The term “barn find” gets tossed around quite a bit in the collector car world, diluting its original meaning to describe special classics discovered in unlikely places and conditions. This once-forgotten 1924 Ford Model T Roadster listed on Craigslist, however, fits the true definition perfectly.
This particular example out of Torrington in Northwest Connecticut was actually found in, well, a barn, where it had been in storage for the last five decades. Torrington is a small town nestled in the middle of several state parks with preserved farmland nearby, so it's no surprise that it was tucked away where you'd normally find tractors and equipment of that ilk.
According to the description, this car is all original, from the paint to the upholstery, as well as whatever’s left of the folding cloth top. Even the window frames are intact, which is a bit of a shocker for Model Ts.
Despite living most of its life in the Northeast where winter is heavy and road salt is common, there’s reportedly zero rust or rot on the frame. The seller even says the “car runs good” and it features the original pans, having only done approximately 30,000 miles if the odometer is accurate.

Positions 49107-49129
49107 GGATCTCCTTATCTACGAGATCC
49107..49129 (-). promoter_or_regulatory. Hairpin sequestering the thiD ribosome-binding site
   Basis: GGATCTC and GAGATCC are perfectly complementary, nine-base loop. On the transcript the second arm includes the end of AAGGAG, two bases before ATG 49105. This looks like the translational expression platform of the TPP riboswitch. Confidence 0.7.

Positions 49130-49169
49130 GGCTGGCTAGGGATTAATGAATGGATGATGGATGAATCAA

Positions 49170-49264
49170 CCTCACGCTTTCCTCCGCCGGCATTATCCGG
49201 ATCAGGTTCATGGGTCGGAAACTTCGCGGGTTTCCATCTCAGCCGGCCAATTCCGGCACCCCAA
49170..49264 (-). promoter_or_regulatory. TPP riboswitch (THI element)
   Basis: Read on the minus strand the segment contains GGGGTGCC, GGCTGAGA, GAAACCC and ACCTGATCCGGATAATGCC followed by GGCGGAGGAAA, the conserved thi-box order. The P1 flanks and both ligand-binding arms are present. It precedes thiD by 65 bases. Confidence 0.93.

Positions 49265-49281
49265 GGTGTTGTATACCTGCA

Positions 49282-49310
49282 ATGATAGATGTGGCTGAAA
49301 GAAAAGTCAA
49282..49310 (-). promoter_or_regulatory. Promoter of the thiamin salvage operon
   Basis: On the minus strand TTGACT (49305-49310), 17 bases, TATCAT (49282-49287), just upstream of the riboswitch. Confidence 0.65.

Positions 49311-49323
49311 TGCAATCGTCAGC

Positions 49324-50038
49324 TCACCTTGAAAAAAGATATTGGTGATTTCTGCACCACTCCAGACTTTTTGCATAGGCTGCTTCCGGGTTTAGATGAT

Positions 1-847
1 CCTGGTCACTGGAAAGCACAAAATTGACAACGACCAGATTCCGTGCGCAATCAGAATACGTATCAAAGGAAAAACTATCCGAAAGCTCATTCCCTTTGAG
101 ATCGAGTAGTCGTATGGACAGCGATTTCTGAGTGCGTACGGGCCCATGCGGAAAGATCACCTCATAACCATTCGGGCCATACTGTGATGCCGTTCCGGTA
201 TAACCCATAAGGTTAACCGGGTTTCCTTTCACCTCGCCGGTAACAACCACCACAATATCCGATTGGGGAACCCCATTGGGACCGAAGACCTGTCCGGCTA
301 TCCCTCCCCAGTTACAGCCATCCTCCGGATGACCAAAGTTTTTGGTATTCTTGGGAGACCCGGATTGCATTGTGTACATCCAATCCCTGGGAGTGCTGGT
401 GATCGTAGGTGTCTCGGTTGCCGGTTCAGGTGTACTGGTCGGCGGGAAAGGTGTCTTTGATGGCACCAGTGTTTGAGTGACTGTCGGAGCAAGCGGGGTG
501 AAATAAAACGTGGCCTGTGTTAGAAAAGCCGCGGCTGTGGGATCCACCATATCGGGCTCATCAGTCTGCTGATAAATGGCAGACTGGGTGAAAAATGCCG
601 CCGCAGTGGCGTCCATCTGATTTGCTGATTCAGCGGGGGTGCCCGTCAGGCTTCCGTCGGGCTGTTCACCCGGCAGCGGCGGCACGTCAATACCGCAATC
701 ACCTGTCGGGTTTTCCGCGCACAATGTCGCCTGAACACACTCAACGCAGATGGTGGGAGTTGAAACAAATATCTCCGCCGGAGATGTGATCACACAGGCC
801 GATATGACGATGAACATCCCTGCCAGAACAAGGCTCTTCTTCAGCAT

It’s up for sale for just $5,900 and the sale includes a secondary set of Hassler shock absorbers.
As for the Model T's historical significance, you probably already know the story. It was the world’s first-ever mass-produced vehicle and given its importance in pioneering the modern car, you'd expect it to be worth a pretty penny. Truth be told, though, Model Ts aren’t typically worth much, unlike that barn-found and totally unrestored Lamborghini Miura discovered earlier in October. Not only did Ford produce a ton of them, but any attempt to keep them original and running requires plenty of time and effort. Many replacement parts for the Model T need to be custom fabricated, simply because some OEM parts are no longer available.
As such, a quick search of the classic car market for ’24 Model Ts revealed that fully restored examples typically hover in the mid-$20,000 range. Anything more expensive tends to be hot-rodded and simply based on the Model T, featuring extensive custom work which justifies their higher asking price.
Still, as the saying goes for collector cars, "It’s only original once."